Thousands of adults with developmental disabilities may soon win the right to move out of state-funded institutions into smaller, community based housing under a settlement before U.S. District Judge James Holderman. The Chicago Tribune writes:

Thousands of Illinois adults with developmental disabilities — many of whom have spent years on a 21,000-plus waiting list for state services — will soon have more choices in housing under a proposed settlement to a long-running federal lawsuit.

The settlement, if approved as expected Wednesday by U.S. District Judge James Holderman, would upend how the state now pays for their care. Rather than assigning dollars to institutions, the money would follow the individual to the housing of their choice. The goal is to bring Illinois into compliance with the 1990 federal Americans with Disabilities Act, which requires that people with disabilities be allowed to live in the "most integrated setting" within their communities.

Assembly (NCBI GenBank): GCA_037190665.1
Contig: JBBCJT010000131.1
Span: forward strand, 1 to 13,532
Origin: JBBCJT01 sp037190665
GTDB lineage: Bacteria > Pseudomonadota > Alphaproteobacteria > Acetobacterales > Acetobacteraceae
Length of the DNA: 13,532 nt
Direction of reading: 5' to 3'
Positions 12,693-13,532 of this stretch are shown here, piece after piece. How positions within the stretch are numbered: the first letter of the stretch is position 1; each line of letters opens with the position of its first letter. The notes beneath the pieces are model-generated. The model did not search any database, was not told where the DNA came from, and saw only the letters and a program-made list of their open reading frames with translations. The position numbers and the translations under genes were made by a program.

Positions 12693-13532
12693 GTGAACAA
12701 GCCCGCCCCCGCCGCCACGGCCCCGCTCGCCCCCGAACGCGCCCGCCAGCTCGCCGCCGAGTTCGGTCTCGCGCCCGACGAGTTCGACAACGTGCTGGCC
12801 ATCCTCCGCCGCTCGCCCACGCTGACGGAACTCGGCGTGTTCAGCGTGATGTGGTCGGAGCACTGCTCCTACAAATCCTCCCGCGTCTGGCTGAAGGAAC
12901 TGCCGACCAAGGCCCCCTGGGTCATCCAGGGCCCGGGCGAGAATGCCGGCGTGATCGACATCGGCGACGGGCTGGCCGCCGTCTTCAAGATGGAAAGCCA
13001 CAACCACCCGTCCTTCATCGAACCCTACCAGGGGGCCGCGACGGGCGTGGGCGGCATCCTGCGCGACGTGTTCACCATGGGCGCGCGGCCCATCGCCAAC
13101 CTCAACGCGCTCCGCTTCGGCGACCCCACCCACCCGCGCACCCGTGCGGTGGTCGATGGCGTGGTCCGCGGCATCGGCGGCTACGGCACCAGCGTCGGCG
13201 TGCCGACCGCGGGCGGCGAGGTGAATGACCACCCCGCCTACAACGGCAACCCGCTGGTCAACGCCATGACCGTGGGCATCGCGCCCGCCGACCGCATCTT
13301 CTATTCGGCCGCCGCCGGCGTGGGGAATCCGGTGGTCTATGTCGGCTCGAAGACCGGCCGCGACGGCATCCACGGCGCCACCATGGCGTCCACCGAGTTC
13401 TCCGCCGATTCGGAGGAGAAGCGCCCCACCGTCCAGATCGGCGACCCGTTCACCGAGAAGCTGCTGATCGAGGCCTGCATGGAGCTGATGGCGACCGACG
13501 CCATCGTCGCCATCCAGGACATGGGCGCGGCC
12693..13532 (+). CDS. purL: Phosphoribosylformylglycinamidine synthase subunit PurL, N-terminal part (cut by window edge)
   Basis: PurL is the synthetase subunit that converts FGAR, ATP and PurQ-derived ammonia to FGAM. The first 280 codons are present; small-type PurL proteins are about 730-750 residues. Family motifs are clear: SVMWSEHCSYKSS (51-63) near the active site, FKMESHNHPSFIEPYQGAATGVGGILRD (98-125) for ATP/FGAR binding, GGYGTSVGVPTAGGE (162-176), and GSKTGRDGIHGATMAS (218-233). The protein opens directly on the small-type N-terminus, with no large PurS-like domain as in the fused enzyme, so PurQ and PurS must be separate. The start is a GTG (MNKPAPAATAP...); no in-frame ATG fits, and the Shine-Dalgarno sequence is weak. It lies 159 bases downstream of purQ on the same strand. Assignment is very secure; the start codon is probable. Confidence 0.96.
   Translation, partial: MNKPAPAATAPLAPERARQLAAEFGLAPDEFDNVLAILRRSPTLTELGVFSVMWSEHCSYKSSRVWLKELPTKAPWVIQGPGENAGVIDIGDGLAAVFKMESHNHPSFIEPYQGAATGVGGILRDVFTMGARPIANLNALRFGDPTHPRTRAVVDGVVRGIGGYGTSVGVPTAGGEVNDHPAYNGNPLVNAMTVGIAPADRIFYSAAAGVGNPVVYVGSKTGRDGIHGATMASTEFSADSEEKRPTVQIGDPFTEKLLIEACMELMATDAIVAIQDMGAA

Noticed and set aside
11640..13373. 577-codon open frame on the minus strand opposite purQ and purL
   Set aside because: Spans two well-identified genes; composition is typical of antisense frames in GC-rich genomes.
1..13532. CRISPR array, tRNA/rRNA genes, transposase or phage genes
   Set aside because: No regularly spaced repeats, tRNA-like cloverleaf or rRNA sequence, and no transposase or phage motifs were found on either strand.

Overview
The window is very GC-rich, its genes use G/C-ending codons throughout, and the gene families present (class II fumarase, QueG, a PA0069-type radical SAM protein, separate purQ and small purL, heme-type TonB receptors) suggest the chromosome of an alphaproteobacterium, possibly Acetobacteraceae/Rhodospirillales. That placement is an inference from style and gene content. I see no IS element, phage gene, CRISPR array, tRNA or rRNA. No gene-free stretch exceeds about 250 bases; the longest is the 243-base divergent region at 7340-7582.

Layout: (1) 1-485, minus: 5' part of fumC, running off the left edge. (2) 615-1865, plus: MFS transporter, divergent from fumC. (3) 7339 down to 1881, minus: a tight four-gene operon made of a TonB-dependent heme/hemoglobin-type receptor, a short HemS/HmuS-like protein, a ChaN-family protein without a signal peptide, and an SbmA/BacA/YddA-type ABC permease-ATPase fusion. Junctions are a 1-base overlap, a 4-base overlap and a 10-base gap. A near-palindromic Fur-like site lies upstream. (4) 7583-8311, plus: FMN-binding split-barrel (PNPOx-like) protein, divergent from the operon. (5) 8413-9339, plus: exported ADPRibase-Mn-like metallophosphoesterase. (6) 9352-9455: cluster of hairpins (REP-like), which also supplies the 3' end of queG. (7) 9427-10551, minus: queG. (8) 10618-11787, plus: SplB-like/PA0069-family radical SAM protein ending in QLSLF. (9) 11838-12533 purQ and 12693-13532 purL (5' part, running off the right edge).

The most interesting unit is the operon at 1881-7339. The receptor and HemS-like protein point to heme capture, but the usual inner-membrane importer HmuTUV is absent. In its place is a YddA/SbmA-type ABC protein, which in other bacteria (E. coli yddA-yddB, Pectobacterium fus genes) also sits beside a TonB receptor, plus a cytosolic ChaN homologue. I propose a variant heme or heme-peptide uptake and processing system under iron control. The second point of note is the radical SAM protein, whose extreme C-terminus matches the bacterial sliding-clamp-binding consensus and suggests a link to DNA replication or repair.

"We view this as a civil rights case in the truest sense of the word," said John Grossbart, a Chicago lawyer representing five plaintiffs in the lawsuit against the Illinois Department of Human Services. He noted that Illinois ranks second to last nationally, just above Mississippi, in serving people with developmental disabilities in community-based settings, according to the State of the States in Developmental Disabilities 2011 report by the University of Colorado.

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